Edward Norton: When you’re in production as an actor, you want to be out of your head and in your senses, working in an unconscious space. When you’re in production as a director, you want to be in an analytical headspace.
So if you happen to be doing both, that schizophrenia is like taking a record and flipping it over every few minutes to change the needle.
The funny thing is, if I was directing a movie that I wasn’t acting in, I think I could do a good job of creating the bubble of illusion and focus that actors need. But the horror of making Motherless Brooklyn was that since I was both directing and starring in it, I became my own source of distraction. And I knew before going into the shoot that directing myself would create distractions that were less than desirable, so I very purposefully didn’t work with anybody who would be needy or demand an overly precious environment. I couldn’t have actors who weren’t nimble: They needed to be stagecraft pros who could deal with a constantly fractured experience as I worked on a scene, popping out to survey other aspects of production and then coming back to talk with them about it analytically, switching right back into gear.
Wearing multiple hats during production does have its upsides. If you’re giving a performance that has an inherent strangeness, as I do in Motherless Brooklyn, it’s good to know that you’ll have the chance later to shape it yourself editorially. You feel more free to be experimental because you don’t have to have any part of your brain thinking, “Oh God, I hope the director doesn’t use that take!”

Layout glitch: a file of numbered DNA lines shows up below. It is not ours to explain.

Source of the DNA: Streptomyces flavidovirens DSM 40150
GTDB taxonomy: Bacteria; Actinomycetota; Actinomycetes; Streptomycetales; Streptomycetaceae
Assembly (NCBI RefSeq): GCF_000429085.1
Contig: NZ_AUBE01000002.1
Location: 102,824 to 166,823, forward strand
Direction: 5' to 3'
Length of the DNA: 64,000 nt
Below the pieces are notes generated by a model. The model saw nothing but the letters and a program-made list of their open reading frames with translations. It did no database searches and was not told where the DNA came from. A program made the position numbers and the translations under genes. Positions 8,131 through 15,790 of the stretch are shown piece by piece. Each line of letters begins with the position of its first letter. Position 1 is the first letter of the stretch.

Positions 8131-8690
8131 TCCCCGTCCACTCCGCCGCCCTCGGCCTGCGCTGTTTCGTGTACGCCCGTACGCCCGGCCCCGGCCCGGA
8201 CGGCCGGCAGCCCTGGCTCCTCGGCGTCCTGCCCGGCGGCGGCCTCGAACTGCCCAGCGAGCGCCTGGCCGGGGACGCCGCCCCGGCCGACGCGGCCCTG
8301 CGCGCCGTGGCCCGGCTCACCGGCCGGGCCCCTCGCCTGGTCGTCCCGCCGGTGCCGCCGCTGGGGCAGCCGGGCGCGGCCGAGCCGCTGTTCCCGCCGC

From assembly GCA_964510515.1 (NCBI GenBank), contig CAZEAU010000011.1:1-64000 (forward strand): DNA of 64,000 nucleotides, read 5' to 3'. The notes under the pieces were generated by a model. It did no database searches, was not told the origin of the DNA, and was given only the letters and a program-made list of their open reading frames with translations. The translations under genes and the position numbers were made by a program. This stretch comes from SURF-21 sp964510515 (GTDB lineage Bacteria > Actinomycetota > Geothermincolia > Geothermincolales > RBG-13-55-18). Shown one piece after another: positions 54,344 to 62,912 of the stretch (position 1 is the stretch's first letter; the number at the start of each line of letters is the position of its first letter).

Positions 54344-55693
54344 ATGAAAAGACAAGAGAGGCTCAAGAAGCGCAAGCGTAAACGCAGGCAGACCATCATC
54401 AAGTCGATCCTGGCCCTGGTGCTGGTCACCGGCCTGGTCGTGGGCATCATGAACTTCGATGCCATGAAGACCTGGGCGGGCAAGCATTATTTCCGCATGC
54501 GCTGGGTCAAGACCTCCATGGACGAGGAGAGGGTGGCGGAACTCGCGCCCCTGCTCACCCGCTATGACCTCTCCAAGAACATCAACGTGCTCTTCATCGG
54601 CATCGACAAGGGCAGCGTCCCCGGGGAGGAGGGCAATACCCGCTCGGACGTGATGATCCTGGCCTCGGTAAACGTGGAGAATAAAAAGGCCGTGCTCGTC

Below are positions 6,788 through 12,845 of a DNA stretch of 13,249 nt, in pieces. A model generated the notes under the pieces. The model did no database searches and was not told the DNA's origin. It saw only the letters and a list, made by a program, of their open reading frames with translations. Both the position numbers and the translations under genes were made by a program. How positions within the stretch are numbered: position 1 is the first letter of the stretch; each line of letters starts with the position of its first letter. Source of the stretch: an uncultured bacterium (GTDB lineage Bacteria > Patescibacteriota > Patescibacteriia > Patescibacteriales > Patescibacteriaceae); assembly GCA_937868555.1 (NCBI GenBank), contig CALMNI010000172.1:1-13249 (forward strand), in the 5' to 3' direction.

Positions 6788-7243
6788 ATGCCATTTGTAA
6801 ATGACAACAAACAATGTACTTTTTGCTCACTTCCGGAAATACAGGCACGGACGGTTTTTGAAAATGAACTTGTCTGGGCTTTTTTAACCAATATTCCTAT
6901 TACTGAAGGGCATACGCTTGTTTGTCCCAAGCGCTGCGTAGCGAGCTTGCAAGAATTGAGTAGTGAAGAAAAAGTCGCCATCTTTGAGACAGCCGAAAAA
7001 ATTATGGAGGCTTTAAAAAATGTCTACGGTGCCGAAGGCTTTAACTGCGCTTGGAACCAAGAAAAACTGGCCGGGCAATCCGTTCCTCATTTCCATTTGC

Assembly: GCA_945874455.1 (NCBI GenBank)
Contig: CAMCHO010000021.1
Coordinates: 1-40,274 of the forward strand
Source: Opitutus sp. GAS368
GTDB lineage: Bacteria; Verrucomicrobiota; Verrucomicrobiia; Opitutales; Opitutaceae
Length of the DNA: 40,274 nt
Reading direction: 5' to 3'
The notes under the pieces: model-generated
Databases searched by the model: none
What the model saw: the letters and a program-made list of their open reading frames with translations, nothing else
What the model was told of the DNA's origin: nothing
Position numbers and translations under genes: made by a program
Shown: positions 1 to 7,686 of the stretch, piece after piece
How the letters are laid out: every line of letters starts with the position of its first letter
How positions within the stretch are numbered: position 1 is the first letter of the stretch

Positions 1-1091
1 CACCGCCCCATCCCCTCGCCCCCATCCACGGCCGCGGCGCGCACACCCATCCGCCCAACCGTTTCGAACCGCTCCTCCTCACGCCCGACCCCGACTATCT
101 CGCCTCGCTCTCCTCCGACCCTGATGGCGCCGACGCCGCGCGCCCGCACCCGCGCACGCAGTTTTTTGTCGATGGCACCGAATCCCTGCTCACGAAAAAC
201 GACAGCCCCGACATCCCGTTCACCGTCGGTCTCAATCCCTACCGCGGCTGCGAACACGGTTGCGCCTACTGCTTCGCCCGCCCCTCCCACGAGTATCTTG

At the start of the shoot, every director says to the crew, “We’re making a great movie!,” and the crew thinks, “Yeah, we’ve done this dance before. Yours might be good, it might not be. But we’re here.” And if you walk on set as a director with your head in their hands, then the kind of thinking that metastasizes to everybody else is, “Let’s get a coffee while he figures out what he’s doing.”
Making Motherless Brooklyn, I took a page from Wes Anderson and Spike Lee’s playbooks: I came in by saying, “On day one, that graph you have on your phone—we will be doing it. No questions, no talk, no nothing. That’s what we’re doing first.” People then think, “OK, since this is what we’re doing, now it’s on me. I’m not figuring things out; it’s already figured out.” When your team sees that you’re going stick to that plan, a whole set of expectations cascades through everybody. They start saying, “I don’t want to be the cog in the machine that breaks down. This is a thing that’s moving on plan, so we need to be on plan, too.” That’s when things really start to roll.